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Conflict between Nomadic Herders and Wild Predators and Ungulates in the Chang Tang Region of Tibet

Date:2012-04-28 11:37 Hits:


Dawa Tsering and John D. Farrington

Due to improvement in conservation efforts since 1993, rampant commercial-scale poaching of wildlife in Tibet’s Chang Tang region has ended, and wildlife populations are now rebounding. However, livestock populations in the Chang Tang are also increasing, having doubled since the 1960s. Recent increases in both domestic livestock and wildlife numbers have led to a dramatic increase in human-wildlife conflict, including the loss of livestock and stored foodstuffs to brown bears and other predators and grazing competition between livestock and wild ungulates. Consequently, since 2001, human-wildlife conflict has emerged to be one of the largest challenges facing wildlife protection efforts in the Chang Tang. This conflict frequently results in large economic losses to the region’s livestock herders and occasionally the death of herders themselves. In total, 87 percent of surveyed households reported having experienced some form of wildlife conflict between 1990 and 2006, in particular with Tibetan brown bears (49 percent), wild ungulate herds (36 percent), and snow leopards (24 percent). Therefore, today, there is an immediate need to mitigate, reduce, and prevent human-wildlife conflict so that herders and wildlife can peacefully coexist in the Chang Tang.

1. Introduction
The Chang Tang of the Tibet Autonomous Region (TAR) is a vast area of barren, sparsely populated, high altitude steppe grasslands that cover roughly the northern half of the TAR and extend into southwest Qinghai Province. Known locally as the “great northern void,” the rolling expanses of the Chang Tang have an average elevation of about 4500 m and form one of the most remote and inhospitable places on earth. Remarkably, the region was never permanently inhabited until the latter half of the Twentieth Century, and as a result, the Chang Tang has been preserved as one of the world’s last great relatively untouched grassland ecosystems (Schaller 1998, Fox and Tsering 2005).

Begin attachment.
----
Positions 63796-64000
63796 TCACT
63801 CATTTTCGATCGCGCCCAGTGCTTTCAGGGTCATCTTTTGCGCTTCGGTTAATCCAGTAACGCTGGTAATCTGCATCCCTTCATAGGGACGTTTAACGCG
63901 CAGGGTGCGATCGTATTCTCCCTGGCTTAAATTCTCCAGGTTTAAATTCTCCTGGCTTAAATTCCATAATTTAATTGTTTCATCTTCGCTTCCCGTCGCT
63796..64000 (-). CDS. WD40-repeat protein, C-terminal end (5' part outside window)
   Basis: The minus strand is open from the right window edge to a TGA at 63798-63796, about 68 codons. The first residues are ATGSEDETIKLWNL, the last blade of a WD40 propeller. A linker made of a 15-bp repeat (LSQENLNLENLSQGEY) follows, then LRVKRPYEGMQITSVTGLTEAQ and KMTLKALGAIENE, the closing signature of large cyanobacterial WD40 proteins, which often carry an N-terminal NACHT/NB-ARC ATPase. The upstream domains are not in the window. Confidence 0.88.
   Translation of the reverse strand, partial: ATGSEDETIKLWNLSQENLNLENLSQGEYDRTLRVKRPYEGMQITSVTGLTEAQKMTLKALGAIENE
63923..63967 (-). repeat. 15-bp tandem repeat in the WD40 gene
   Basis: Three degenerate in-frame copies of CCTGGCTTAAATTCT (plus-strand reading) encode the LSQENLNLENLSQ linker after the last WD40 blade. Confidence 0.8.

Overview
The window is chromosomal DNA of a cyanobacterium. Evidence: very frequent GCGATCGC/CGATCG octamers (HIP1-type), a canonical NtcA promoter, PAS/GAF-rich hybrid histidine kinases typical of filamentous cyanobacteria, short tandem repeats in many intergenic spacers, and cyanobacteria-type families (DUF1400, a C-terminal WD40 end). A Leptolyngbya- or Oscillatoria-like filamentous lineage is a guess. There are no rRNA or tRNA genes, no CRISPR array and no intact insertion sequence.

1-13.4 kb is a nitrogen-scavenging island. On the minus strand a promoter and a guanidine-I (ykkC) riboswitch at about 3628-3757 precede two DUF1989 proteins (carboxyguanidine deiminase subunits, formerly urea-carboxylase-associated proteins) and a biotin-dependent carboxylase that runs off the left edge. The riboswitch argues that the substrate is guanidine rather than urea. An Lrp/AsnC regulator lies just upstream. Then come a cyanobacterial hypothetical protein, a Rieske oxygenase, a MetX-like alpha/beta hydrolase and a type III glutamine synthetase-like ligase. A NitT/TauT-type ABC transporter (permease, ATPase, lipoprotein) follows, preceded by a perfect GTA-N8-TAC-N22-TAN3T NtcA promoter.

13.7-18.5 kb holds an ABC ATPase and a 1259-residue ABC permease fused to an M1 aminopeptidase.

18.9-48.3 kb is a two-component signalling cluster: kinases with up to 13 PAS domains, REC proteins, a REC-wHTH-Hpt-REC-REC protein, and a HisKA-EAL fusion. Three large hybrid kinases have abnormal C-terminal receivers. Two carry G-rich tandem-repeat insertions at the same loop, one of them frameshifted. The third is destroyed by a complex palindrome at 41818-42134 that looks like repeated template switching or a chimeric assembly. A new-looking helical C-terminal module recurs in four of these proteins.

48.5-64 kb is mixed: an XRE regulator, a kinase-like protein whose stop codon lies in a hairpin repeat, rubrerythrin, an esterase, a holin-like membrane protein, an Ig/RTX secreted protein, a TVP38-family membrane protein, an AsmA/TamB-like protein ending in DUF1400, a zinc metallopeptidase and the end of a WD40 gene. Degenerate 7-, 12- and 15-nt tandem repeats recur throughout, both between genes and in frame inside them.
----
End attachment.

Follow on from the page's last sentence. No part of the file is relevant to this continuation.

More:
In spite of the harsh high altitude climate and scant forage, the region harbors a unique assemblage of large wild mammals, which until recently numbered in the hundreds of thousands of Tibetan antelope, Tibetan gazelle, and Tibetan wild ass, tens of thousands of wild yak and blue sheep, and large populations of such predators as the Tibetan brown bear and snow leopard. Of these, the Tibetan antelope, Tibetan wild ass and wild yak are all strictly endemic to the Tibetan Plateau.

Since the 1960s, however, as a result of increasing population pressure and government policies to increase livestock production, large numbers of nomadic herders from throughout the southern Chang Tang have moved northward, into what is now the Chang Tang National Nature Reserve. These transplanted herders reside in what were previously uninhabited lands, where they have built the first permanent settlements in the northern Chang Tang. Yet, in spite of the appearance of towns and villages on the landscape, the nomadic herders of northern TAR continue to live a largely subsistence existence today, surviving under the harsh climatic conditions on a staple diet of barley flour (Tibetan: tsampa), yak meat, milk, butter, and cheese, with surplus meat and dairy products being bartered for grain and other necessities. These nomads also continue to use yak and sheep wool for making tents, ropes and clothes, and live an extremely hard life that has changed little in the past few centuries (Goldstein and Beale 1990).

As elsewhere, human attitudes and behavior in the Chang Tang determine the fate of the region’s wildlife. While herders in the Chang Tang hunted local wildlife at a subsistence level for centuries, with the introduction of motor vehicles and modern firearms to the region in the 1960s, the mass slaughter of the region’s vast wild ungulates herds for commercial sale of meat and wildlife parts began (Schaller 1998, Tsering and Namgyal 2004). As a result, the total population of wild ungulates in the Chang Tang fell by more than 90 percent by the mid-1990s (Schaller 1998).

In order to halt the slaughter of the Chang Tang’s wildlife by commercial poaching rings, subsistence hunters, and destitute herders trying to protect their livestock from wild predators, in 1993 the vast Chang Tang Provincial Nature Reserve was created, which in 2001 was elevated to the status of a national-level nature reserve. Today, the Chang Tang National Nature Reserve has an area of 298,000 km2, about the size of Italy or the American state of Arizona, which covers the entire northwest quarter of the TAR (Liu 2007). In addition, in 1993 the government of the TAR established the Shenzha Provincial Nature Reserve in the southern Chang Tang, which in 2002 was expanded, elevated, and renamed the Seling Lake Black-necked Crane National Nature Reserve (Liu 2007). The new Seling Lake nature reserve has an area of 18,936 km2, about the size of American states of Connecticut and Rhode Island combined. It is somewhat ecologically distinct from the Chang Tang reserve in that it seeks to protect a number of large lakes and wetlands that provide important summer nesting grounds for black-necked cranes and other water fowl in the southern Chang Tang region.